|- - Gsnorgathon   QUOTE (Redstone @ Jun 3 2005, 02:32 PM)... if...   Jun 3 2005, 09:58 PM
|- - garybeau   QUOTE The Jupiter icy moons' orbiter mission w...   Jun 4 2005, 12:18 PM
|- - tedstryk   I don't think getting to Europa is the biggest...   Jun 4 2005, 12:27 PM
- - BruceMoomaw   Jason is likely to be disappointed if he thinks of...   Jun 3 2005, 01:21 AM
|- - volcanopele   I never thought it would actually flyby Io, given ...   Jun 3 2005, 01:35 AM
|- - um3k   QUOTE (BruceMoomaw @ Jun 2 2005, 09:21 PM)it ...   Jun 4 2005, 02:38 AM
- - BruceMoomaw   BESIDES all that, there was one other major proble...   Jun 3 2005, 10:57 PM
- - edstrick   The Juno instrument selection looks quite "re...   Jun 4 2005, 09:04 AM
- - edstrick   Most of the P.R. talk on crashing Galileo into Jup...   Jun 5 2005, 01:56 AM
- - Decepticon   QUOTE ALL THESE WORLDS ARE YOURS EXCEPT EUROPA ATT...   Jun 5 2005, 03:29 AM
- - BruceMoomaw   I don't think the crashing of Galileo to ...   Jun 5 2005, 06:23 AM
|- - dvandorn   The other real difference between potential Martia...   Jun 5 2005, 09:30 AM
|- - garybeau   QUOTE (BruceMoomaw @ Jun 5 2005, 01:23 AM)Tha...   Jun 6 2005, 12:55 AM
|- - JRehling   Three miscellaneous comments for this thread, from...   Jun 6 2005, 01:30 AM
- - BruceMoomaw   QUOTE (edstrick @ Jun 5 2005, 01:56 AM)Most o...   Jun 5 2005, 06:32 AM
- - BruceMoomaw   While the new Solar System Roadmap (or, rather its...   Jun 5 2005, 06:53 AM
|- - tedstryk   QUOTE (BruceMoomaw @ Jun 5 2005, 06:53 AM)But...   Jun 5 2005, 10:35 AM
|- - Stephen   QUOTE (BruceMoomaw @ Jun 5 2005, 06:53 AM)But...   Jun 8 2005, 09:52 AM
- - BruceMoomaw   QUOTE (edstrick @ Jun 4 2005, 09:04 AM)The Ju...   Jun 5 2005, 07:09 AM
|- - tedstryk   QUOTE (BruceMoomaw @ Jun 5 2005, 07:09 AM)...   Jun 5 2005, 10:32 AM
- - Redstone   QUOTE (garybeau @ Jun 4 2005, 12:18 PM)The or...   Jun 6 2005, 02:17 AM
|- - Bob Shaw   Some comments on life on Mars (and elsewhere) and ...   Jun 6 2005, 01:58 PM
- - BruceMoomaw   Yeah, it will be -- which will certainly interfere...   Jun 6 2005, 07:27 PM
- - Myran   dvandorn wrote: "I think the most boring thi...   Jun 8 2005, 12:12 PM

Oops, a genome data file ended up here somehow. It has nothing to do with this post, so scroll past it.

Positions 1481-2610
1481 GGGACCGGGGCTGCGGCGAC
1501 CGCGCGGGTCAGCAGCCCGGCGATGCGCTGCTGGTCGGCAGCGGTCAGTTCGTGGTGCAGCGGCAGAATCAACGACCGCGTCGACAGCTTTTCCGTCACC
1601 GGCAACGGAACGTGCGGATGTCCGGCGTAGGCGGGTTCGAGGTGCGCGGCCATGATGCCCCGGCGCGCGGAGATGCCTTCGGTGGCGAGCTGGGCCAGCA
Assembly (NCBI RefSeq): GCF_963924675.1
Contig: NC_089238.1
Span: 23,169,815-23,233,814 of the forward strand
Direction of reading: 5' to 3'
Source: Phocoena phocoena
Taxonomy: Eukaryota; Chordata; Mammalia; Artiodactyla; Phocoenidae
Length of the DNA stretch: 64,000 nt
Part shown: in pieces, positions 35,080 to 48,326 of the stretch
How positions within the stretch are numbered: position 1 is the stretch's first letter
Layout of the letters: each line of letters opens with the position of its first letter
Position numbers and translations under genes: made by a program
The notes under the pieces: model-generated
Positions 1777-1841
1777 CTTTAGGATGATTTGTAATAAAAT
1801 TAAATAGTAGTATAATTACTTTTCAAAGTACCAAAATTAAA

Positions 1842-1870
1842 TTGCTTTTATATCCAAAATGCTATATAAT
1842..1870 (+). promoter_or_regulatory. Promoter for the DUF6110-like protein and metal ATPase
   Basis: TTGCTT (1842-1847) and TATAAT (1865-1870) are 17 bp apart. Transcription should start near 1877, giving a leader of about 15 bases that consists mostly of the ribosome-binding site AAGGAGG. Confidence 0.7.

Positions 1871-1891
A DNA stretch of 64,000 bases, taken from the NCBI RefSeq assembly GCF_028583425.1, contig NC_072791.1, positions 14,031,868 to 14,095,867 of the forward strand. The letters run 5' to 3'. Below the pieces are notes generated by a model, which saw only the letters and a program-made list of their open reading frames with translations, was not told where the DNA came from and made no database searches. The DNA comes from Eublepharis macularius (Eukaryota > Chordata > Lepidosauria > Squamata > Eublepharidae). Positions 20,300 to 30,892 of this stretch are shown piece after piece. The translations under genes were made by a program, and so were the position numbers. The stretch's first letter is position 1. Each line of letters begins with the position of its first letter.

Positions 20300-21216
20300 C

|- - JRehling   QUOTE (Myran @ Jun 8 2005, 05:12 AM)As for sa...   Jun 8 2005, 04:47 PM
- - Decepticon   They are sending a Probe to Jupiter and according ...   Jun 10 2005, 02:03 AM
|- - JRehling   QUOTE (Decepticon @ Jun 9 2005, 07:03 PM)They...   Jun 10 2005, 04:30 PM
|- - tedstryk   Another factor to consider is that a decent Europa...   Jun 10 2005, 04:55 PM
- - Gsnorgathon   FWIW, a wee writeup at Astrobio.net, and the ever-...   Jun 10 2005, 05:30 AM
- - edstrick   Part of the problem is that *any* Europa orbiter m...   Jun 11 2005, 12:16 AM
|- - Decepticon   Even with Galileo type flybys would make me happy....   Jun 11 2005, 02:37 AM
- - Phil Stooke   Ted, I missed your Amalthea images until just now ...   Jun 11 2005, 03:21 AM
|- - tedstryk   QUOTE (Phil Stooke @ Jun 11 2005, 03:21 AM)Te...   Jun 11 2005, 03:30 AM
- - BruceMoomaw   Juno's orbit will go from only 4500 km above J...   Jun 11 2005, 09:04 PM
|- - MiniTES   QUOTE (BruceMoomaw @ Jun 11 2005, 09:04 PM)Ju...   Jun 15 2005, 02:51 PM
- - Phil Stooke   Spinning doesn't have to mean Pioneer 10-class...   Jun 15 2005, 03:28 PM
- - Decepticon   Can Juno at least take Movie like animations of th...   Jun 15 2005, 08:17 PM
- - BruceMoomaw   According to the Space.com article, it will indeed...   Jun 15 2005, 10:17 PM
- - BruceMoomaw   "...rathern using a filter wheel" is rea...   Jun 15 2005, 10:19 PM
- - Sunspot   Oh... thats a shame, I guess we probably wont ever...   Jun 15 2005, 10:46 PM